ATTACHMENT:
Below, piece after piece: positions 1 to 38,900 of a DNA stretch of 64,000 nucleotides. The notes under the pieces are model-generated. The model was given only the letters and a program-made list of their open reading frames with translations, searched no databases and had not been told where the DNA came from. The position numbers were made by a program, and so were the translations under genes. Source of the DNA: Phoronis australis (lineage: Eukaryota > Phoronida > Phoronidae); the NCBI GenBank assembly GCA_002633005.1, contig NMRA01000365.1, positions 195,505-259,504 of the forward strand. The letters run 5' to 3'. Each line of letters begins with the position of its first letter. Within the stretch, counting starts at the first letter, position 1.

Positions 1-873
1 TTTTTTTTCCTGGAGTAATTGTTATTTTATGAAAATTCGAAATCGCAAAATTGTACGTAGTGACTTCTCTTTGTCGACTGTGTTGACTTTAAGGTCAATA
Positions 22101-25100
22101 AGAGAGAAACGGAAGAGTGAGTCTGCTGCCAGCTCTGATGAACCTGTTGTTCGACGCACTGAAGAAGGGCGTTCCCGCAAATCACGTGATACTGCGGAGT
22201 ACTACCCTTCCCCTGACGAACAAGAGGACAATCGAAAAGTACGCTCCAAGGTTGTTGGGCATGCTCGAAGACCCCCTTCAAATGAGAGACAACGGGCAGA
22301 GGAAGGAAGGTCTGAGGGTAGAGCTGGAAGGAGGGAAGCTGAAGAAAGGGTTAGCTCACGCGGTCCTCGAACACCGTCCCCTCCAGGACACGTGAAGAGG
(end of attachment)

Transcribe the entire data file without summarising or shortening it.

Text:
Below, piece after piece: positions 1 to 38,900 of a DNA stretch of 64,000 nucleotides. The notes under the pieces are model-generated. The model was given only the letters and a program-made list of their open reading frames with translations, searched no databases and had not been told where the DNA came from. The position numbers were made by a program, and so were the translations under genes. Source of the DNA: Phoronis australis (lineage: Eukaryota > Phoronida > Phoronidae); the NCBI GenBank assembly GCA_002633005.1, contig NMRA01000365.1, positions 195,505-259,504 of the forward strand. The letters run 5' to 3'. Each line of letters begins with the position of its first letter. Within the stretch, counting starts at the first letter, position 1.

Positions 1-873
1 TTTTTTTTCCTGGAGTAATTGTTATTTTATGAAAATTCGAAATCGCAAAATTGTACGTAGTGACTTCTCTTTGTCGACTGTGTTGACTTTAAGGTCAATA
Positions 22101-25100
22101 AGAGAGAAACGGAAGAGTGAGTCTGCTGCCAGCTCTGATGAACCTGTTGTTCGACGCACTGAAGAAGGGCGTTCCCGCAAATCACGTGATACTGCGGAGT
22201 ACTACCCTTCCCCTGACGAACAAGAGGACAATCGAAAAGTACGCTCCAAGGTTGTTGGGCATGCTCGAAGACCCCCTTCAAATGAGAGACAACGGGCAGA
22301 GGAAGGAAGGTCTGAGGGTAGAGCTGGAAGGAGGGAAGCTGAAGAAAGGGTTAGCTCACGCGGTCCTCGAACACCGTCCCCTCCAGGACACGTGAAGAGG